I’m Working

1904147_1481389815416550_916882486_nThe other day a dear friend was on the road alone for hours, driving from Kansas to Arkansas, when she called.  It was 10:30 am.  I’ve gotten into the habit of not answering my phone when I’m writing, but I made an exception.  Why was she calling in the middle of the day?  Maybe something was wrong.

When she asked what I was doing, I said, “I’m working.”

This took her aback.  “Whoa.  What?”

“Working.  You know, writing.”

“Oh,” she said, laughing.  “You scared me there for a minute.  I thought you got a job!”

Which reminded me that the only person I say the words “I’m working” to is my husband.  Every morning, we ask each other what do you have going on today?  and I’m always very clear.  “I’m walking the old dogs, running with JoJo, and then I’m working,” I might say.

He never laughs.

I rarely, if ever, say those words to anyone else.

My neighbors know when I’m writing because they see the lights on at the strangest hours, and they might spot me in the yard picking up dog-poo at 2 pm … in my robe … and say over the fence, “Are you writing?  How’s it going?”  (love them)  Don’t get me wrong.  I’m a realist.  I’m well aware that I’m not catching the train at six or chairing meetings or bringing home a check that pays my mortgage (thank you, husband, with a job) but if I don’t take this seriously and call it work and get it done, who will?

For the last few weeks, I’ve said the words I’m working on a regular basis.  Every day.  And guess what?  I’m working more.  I’m even working on Saturdays and Sundays, and often at 5 am.  Maybe it’s like boys who pee in a circle to mark their territory.  By saying the words out loud I’m carving out my space — uninterruptible time — when I go to my “office” and shut the door.

I forget who said, There is no writers block, there is just not writing.  It’s not the internet or social media or email or other distractions that are keeping me from carving out my space.  It’s just me, not taking it seriously enough to call it work.  It’s just me, not writing.


21 thoughts on “I’m Working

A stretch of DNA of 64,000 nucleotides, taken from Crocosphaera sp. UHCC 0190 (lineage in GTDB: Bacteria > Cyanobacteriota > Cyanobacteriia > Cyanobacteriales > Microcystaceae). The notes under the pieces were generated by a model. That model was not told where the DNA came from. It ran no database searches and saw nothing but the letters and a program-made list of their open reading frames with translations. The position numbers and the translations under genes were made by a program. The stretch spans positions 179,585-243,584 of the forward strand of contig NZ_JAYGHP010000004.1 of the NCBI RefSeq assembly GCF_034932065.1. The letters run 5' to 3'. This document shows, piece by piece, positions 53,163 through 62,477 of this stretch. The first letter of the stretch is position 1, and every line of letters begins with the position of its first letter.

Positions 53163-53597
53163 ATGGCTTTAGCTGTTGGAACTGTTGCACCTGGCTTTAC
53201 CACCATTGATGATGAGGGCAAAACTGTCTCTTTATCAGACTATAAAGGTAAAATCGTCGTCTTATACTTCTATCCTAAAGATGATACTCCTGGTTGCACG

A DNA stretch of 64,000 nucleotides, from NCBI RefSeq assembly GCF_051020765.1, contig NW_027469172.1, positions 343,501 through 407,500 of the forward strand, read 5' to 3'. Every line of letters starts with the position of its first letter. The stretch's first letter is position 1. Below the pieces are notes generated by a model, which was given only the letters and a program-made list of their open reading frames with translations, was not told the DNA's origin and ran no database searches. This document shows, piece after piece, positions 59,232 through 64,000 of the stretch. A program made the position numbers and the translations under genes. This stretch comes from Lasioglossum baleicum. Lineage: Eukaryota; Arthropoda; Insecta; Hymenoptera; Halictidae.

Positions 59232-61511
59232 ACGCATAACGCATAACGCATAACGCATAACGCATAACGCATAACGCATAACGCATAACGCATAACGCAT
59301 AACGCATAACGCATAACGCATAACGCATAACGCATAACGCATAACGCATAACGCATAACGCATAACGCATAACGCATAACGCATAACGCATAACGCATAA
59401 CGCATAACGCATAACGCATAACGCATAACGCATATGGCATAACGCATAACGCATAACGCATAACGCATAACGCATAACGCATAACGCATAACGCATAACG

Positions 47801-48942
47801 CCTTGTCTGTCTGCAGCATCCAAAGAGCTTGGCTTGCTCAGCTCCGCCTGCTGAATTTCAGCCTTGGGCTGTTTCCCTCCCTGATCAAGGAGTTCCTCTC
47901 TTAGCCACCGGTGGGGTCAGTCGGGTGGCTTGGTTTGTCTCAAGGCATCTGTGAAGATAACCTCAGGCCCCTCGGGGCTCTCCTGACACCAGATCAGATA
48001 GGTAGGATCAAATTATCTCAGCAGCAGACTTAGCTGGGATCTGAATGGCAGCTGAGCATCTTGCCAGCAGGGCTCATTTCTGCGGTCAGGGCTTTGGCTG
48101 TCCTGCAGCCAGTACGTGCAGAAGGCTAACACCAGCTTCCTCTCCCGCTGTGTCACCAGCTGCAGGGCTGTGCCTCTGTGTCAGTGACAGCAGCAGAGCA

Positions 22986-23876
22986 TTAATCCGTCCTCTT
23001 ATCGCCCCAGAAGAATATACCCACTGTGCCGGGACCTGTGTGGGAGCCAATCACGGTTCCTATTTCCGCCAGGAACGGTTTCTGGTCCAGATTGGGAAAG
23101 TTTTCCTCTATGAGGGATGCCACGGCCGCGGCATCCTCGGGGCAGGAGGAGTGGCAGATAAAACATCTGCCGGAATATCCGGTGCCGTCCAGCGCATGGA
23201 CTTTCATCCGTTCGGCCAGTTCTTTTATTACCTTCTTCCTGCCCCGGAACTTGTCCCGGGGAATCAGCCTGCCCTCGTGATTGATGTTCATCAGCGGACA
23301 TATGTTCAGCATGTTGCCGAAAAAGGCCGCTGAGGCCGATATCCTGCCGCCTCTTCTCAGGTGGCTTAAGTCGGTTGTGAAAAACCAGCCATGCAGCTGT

1. donnaeve

    I swear, I feel like I just channeled you, or you channeled me. I could have written this – almost verbatim! I get comments all the time like, “now that you’re retired…you could…(insert whatever).” WTF??? Am I? Why am I staring at the computer more than I did when I was “working?” Why do I look dazed and red eyed on most days, have on my “pajamas” at noon, and sometimes don’t wash my hair for three? What are those dark circles under my eyes? Oh. That’s right. The stress of retirement. I get it. And ditto, I know I don’t have to leave the house, I don’t have to plaster on a “work” face. But I’m working. Trust me.

    (My husband never laughs either. What are you doing today? Oh, my run – or yoga – eat and then I’m getting back into “it.”)

  2. Les

    I use the same phrase, and it’s really funny how many people don’t get it:
    “What do you mean, you’re working?”
    “I’m writing.”
    “Oh, writing…” as if it were some lesser activity, not to be confused with actual work. I have a little note card at my writing table that I bought a long time ago to remind myself; it has a picture of a typewriter on it, and below just the imperative, “Do work.” I think it was John Cheever who actually would get up, shower, put on a full suit with a tie, then walk from his bedroom upstairs to his basement downstairs, take off his coat and hang it on a rack, and sit down to start his writing day.

    1. Teri Post author

      And when someone makes that comment — Oh, writing — I tend to shrivel down into a tinier person and almost apologize.